The CFA gives you everything you need to go down one path or the other, and the Institute itself is more academically minded than practically. You have CFA's that only employ active management, and you have CFA's that swear by Vanguarding and think Boyle is a God. As such, you're going to have credibility lent to both sides of the equation. I'm with you, though in thinking that they can be mixed in proportion to one another, and that's where I think Technical Analysis is a wonderful approach. For example, are options a form of technical or fundamental analysis? I'll argue to the death of me that they are by design, purely technical as they are an 'option' on an underlying security. They derive their value from something else, so they can't by themselves have any fundamentals, right? Options don't have earnings reports or hire people like traditional companies do, but many of the same people that are index-only, passive investment style managers tend to follow what options do and think that they're part of the process in evaluating the fundamentals of a company and its stock. I think that's inherently wrong.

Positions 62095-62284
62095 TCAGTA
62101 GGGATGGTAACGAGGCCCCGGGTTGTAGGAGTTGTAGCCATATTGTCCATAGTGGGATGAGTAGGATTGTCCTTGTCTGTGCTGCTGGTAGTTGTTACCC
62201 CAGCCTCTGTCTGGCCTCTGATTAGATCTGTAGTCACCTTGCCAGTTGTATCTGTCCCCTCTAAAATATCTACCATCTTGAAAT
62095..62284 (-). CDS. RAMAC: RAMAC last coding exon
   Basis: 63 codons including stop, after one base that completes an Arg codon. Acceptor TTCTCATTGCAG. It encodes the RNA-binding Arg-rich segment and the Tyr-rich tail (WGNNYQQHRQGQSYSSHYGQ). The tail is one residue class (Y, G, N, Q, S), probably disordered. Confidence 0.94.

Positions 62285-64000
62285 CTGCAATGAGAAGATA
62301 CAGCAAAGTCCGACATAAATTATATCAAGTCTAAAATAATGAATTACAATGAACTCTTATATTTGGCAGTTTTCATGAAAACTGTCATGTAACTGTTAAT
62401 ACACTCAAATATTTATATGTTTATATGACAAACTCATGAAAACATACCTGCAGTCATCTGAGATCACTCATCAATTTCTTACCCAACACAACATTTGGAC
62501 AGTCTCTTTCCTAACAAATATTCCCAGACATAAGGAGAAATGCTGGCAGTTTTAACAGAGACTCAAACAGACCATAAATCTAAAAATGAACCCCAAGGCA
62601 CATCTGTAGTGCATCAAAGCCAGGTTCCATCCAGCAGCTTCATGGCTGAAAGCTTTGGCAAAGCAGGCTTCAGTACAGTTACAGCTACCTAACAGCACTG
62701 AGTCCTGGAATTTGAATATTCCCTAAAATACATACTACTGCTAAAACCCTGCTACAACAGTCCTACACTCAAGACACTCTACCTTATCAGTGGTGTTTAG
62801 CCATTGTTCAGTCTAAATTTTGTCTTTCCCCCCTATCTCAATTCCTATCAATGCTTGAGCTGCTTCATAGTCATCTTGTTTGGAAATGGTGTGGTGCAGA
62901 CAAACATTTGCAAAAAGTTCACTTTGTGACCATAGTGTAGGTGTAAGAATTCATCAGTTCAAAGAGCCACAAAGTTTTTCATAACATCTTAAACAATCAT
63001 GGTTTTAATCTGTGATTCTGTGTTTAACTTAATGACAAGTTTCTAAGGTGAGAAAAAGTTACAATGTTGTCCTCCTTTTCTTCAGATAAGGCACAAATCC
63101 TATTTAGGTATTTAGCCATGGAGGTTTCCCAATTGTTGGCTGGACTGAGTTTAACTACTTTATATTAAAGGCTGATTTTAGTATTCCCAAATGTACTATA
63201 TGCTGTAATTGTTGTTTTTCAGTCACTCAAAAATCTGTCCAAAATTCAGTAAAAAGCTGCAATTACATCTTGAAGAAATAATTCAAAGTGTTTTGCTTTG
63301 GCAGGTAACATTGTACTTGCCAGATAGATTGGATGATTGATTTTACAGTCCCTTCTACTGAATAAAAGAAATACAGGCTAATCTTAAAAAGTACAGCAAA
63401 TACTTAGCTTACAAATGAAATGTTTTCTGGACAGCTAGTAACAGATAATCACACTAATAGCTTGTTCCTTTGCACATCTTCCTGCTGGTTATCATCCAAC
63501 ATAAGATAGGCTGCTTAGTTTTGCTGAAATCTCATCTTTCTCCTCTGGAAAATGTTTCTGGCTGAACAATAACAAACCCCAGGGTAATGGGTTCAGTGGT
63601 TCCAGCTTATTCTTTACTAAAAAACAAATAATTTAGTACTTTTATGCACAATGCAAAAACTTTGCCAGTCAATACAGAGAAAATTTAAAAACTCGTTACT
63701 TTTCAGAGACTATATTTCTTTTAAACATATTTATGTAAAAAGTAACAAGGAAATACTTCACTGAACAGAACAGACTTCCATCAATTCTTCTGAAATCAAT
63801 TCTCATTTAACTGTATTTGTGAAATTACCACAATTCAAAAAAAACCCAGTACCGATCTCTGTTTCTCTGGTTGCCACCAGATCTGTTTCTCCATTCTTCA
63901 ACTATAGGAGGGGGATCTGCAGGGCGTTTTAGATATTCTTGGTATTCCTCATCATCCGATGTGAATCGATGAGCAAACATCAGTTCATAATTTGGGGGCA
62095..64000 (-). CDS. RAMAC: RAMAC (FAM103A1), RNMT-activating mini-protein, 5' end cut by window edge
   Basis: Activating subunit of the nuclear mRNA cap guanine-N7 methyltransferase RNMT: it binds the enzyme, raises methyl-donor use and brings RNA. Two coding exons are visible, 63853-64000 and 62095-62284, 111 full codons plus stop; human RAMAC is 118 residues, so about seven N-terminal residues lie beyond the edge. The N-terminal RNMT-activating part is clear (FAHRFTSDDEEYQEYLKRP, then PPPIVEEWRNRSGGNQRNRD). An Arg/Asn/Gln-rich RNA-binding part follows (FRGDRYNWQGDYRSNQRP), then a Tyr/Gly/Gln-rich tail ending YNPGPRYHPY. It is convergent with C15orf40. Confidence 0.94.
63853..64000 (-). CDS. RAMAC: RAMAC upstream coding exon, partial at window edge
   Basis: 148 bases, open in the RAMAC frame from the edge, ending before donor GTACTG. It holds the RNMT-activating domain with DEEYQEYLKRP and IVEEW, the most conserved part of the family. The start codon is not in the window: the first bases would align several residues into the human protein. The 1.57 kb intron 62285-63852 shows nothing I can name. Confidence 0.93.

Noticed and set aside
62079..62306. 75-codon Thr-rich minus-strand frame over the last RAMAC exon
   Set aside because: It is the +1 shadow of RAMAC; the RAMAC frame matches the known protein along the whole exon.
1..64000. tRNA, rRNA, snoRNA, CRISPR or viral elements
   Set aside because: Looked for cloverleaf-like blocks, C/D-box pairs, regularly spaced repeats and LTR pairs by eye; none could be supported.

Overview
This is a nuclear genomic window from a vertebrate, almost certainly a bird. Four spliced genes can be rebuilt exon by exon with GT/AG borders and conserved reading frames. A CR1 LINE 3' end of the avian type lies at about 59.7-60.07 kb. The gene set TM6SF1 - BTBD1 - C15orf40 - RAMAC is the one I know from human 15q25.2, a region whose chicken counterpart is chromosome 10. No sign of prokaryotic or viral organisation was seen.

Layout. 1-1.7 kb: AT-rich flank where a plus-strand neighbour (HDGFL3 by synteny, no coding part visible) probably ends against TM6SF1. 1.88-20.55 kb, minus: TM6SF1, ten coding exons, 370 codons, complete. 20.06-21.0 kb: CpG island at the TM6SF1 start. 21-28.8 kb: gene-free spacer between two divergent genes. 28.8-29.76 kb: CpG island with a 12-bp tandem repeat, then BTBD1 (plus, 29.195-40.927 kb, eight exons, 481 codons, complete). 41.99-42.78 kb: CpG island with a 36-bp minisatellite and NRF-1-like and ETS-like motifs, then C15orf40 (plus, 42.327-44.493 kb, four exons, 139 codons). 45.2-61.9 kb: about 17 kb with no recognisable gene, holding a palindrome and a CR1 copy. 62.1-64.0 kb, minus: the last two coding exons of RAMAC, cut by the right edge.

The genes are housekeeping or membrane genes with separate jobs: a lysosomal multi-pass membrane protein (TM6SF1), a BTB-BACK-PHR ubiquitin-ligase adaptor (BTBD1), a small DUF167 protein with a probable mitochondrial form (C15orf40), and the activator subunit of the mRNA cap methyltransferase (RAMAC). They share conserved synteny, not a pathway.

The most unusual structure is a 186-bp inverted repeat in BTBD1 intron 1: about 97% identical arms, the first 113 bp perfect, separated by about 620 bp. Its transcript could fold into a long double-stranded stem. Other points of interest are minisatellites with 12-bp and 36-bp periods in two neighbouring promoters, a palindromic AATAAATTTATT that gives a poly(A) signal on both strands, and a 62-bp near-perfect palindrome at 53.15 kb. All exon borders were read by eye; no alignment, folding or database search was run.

To that end, you can analyze everything you want to about an index, a company, an economic trend, etc... and still pick a stinker of an ETF, Stock, Bond, etc...My question is, why is that? If you know everything about a company, and can see that it has great prospects and excellent fundamentals and favorable economic conditions for its particular sector, why do so many of them do so poorly?

    If you spend a little bit of time understanding variance swaps and other things like MACD, RSI and some other basics and then spend a hell of a lot of time understanding options, I think you (not you personally, just the universal 'you') will have a competitive edge when you go about constructing a portfolio and monitoring it over time. As I've said before, I don't follow one side or the other. I've had QQQ in client portfolios for the last 4 years or so and haven't touched it (and probably won't) but I've also implemented individual equities like Bank of America last November, or something like VIXY a couple of weeks ago. I just think there's a better way to do it if you take the time to take nuggets away from both sides and combine them into something you enjoy and stay committed to.